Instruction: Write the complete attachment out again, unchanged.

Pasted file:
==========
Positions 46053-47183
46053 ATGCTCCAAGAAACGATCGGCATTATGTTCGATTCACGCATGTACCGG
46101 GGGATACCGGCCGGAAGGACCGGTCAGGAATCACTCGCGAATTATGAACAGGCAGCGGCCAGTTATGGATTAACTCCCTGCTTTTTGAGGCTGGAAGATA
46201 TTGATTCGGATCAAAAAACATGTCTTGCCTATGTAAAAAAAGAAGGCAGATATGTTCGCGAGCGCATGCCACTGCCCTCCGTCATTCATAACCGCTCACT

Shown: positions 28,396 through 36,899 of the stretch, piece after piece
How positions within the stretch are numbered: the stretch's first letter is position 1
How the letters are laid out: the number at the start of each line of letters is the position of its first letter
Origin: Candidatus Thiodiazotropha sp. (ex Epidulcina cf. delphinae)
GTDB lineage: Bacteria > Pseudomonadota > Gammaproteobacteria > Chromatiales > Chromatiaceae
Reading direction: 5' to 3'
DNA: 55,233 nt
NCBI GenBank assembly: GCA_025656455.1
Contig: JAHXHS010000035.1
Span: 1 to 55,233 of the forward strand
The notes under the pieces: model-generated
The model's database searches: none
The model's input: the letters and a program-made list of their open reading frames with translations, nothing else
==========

Positions 46053-47183
46053 ATGCTCCAAGAAACGATCGGCATTATGTTCGATTCACGCATGTACCGG
46101 GGGATACCGGCCGGAAGGACCGGTCAGGAATCACTCGCGAATTATGAACAGGCAGCGGCCAGTTATGGATTAACTCCCTGCTTTTTGAGGCTGGAAGATA
46201 TTGATTCGGATCAAAAAACATGTCTTGCCTATGTAAAAAAAGAAGGCAGATATGTTCGCGAGCGCATGCCACTGCCCTCCGTCATTCATAACCGCTCACT

Shown: positions 28,396 through 36,899 of the stretch, piece after piece
How positions within the stretch are numbered: the stretch's first letter is position 1
How the letters are laid out: the number at the start of each line of letters is the position of its first letter
Origin: Candidatus Thiodiazotropha sp. (ex Epidulcina cf. delphinae)
GTDB lineage: Bacteria > Pseudomonadota > Gammaproteobacteria > Chromatiales > Chromatiaceae
Reading direction: 5' to 3'
DNA: 55,233 nt
NCBI GenBank assembly: GCA_025656455.1
Contig: JAHXHS010000035.1
Span: 1 to 55,233 of the forward strand
The notes under the pieces: model-generated
The model's database searches: none
The model's input: the letters and a program-made list of their open reading frames with translations, nothing else